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Thermal efficiency



In thermodynamics, the thermal efficiency (\eta_{th} \,) is a dimensionless performance measure of a thermal device such as an internal combustion engine, a boiler, or a furnace, for example. The input, Q_{in} \,, to the device is heat, or the heat-content of a fuel that is consumed. The desired output is mechanical work, W_{out} \,, or heat, Q_{out} \,, or possibly both. Because the input heat normally has a real financial cost, a memorable, generic definition of thermal efficiency is[1]

\eta_{th} \equiv \frac{\text{What you get}}{\text{What you pay for}}.

From the first and second law of thermodynamics, the output can't exceed what is input, so

0 \le \eta_{th} \le 1.0.

When expressed as a percentage, the thermal efficiency must be between 0% and 100%. Due to inefficiencies such as friction, heat loss, and other factors, thermal efficiencies are typically much less than 100%. For example, a typical gasoline automobile engine operates at around 25% thermal efficiency, and a large coal-fueled electrical generating plant peaks at about 36%. The largest diesel engine in the world peaks at 51.7%. In a combined cycle plant thermal efficiencies are approaching 60%.

Additional recommended knowledge

Contents

Heat engines

When transforming thermal energy into mechanical energy, the thermal efficiency of a heat engine is the percentage of heat energy that is transformed into work. Thermal efficiency is defined as

\eta_{th} \equiv \frac{W_{out}}{Q_{in}}

Carnot efficiency

The second law of thermodynamics puts a fundamental limit on the thermal efficiency of heat engines. Surprisingly, even an ideal, frictionless engine can't convert anywhere near 100% of its input heat into work. The limiting factors are the temperature at which the heat enters the engine, T_H\,, and the temperature of the environment into which the engine exhausts its waste heat,T_C\,, measured in the absolute Kelvin or Rankine scale. From Carnot's theorem, for any engine working between these two temperatures:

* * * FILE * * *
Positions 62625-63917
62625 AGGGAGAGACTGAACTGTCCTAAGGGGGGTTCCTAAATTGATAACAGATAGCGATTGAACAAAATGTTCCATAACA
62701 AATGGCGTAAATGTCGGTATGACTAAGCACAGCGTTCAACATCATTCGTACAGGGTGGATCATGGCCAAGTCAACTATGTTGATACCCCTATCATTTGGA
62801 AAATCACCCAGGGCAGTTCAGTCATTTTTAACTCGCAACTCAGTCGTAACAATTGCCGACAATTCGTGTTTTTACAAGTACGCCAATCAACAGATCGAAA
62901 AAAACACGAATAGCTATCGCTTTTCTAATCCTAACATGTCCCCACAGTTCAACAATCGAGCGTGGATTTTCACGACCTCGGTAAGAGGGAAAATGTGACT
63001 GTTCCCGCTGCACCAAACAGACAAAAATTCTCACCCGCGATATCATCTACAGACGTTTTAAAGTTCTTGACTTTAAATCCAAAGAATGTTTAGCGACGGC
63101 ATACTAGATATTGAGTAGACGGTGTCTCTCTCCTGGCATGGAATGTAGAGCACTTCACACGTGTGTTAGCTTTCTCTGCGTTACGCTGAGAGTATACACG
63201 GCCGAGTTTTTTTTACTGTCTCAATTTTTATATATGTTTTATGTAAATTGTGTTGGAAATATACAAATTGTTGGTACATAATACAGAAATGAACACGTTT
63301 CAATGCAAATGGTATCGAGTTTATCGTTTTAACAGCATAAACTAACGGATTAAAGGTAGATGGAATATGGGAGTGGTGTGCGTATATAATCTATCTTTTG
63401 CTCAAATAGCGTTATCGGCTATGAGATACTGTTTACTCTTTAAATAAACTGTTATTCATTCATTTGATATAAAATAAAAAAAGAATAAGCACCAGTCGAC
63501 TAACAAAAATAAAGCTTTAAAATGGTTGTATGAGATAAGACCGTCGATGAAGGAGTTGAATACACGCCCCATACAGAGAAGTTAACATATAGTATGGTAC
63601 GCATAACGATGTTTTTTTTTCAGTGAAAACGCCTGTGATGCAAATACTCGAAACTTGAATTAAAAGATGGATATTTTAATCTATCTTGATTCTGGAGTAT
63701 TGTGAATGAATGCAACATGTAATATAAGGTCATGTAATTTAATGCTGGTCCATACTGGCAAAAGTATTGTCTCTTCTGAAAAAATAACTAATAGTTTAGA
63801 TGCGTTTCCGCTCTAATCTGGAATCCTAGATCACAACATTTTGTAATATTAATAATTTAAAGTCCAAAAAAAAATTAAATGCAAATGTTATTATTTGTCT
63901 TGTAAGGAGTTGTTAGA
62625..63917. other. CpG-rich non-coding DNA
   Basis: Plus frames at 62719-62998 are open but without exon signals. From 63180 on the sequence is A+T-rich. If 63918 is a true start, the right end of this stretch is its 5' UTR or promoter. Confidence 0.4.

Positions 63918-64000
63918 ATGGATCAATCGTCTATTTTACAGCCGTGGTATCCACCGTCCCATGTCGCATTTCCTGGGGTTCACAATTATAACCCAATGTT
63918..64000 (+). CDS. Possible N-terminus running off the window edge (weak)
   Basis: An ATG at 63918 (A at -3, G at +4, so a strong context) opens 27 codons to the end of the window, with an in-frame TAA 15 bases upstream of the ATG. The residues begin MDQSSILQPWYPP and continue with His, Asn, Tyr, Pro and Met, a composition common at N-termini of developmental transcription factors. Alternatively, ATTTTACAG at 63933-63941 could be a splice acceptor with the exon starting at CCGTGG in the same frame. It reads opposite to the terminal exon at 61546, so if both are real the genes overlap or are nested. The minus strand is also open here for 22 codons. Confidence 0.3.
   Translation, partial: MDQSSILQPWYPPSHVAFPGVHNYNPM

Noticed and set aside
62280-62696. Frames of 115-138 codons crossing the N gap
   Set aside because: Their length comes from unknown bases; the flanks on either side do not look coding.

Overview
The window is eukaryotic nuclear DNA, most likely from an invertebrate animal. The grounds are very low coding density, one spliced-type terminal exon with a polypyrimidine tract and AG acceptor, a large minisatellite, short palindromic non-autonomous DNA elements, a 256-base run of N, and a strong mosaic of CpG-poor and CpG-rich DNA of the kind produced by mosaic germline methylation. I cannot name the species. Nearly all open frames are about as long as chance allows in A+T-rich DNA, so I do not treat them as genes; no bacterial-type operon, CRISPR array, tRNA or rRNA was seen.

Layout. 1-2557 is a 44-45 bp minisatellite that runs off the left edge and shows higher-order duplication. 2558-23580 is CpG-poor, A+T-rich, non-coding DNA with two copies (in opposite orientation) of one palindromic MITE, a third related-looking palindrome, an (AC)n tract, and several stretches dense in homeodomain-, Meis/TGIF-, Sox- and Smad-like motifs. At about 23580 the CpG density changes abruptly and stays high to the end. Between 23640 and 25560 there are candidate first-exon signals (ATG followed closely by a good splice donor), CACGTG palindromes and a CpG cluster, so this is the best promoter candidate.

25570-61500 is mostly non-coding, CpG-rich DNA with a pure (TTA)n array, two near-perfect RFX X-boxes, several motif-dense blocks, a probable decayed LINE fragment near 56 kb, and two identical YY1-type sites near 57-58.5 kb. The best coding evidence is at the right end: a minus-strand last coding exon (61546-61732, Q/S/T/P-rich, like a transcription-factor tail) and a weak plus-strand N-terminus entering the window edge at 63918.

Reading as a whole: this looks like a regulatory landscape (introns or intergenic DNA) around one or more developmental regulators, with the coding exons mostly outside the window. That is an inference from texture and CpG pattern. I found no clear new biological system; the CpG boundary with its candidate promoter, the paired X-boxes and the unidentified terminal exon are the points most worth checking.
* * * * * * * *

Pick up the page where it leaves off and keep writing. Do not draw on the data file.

\eta_{th} \le 1 - \frac{T_C}{T_H}\,



This limiting value is called the Carnot cycle efficiency because it is the efficiency of an unattainable, ideal, lossless (reversible) engine cycle called the Carnot cycle. No heat engine, regardless of its construction, can exceed this efficiency.


Examples of T_H\, are the temperature of hot steam entering the turbine of a steam power plant, or the temperature at which the fuel burns in an internal combustion engine. T_C\, is usually the ambient temperature where the engine is located, or the temperature of a lake or river that waste heat is discharged into. For example, if an automobile engine burns gasoline at a temperature of T_H = 1500^\circ F = 1089^\circ K\, and the ambient temperature is T_C = 70^\circ F = 294^\circ K\,, then its maximum possible efficiency is given by:

\eta_{th} \le 1 - \frac{294^\circ K}{1089^\circ K} = 73.0%\,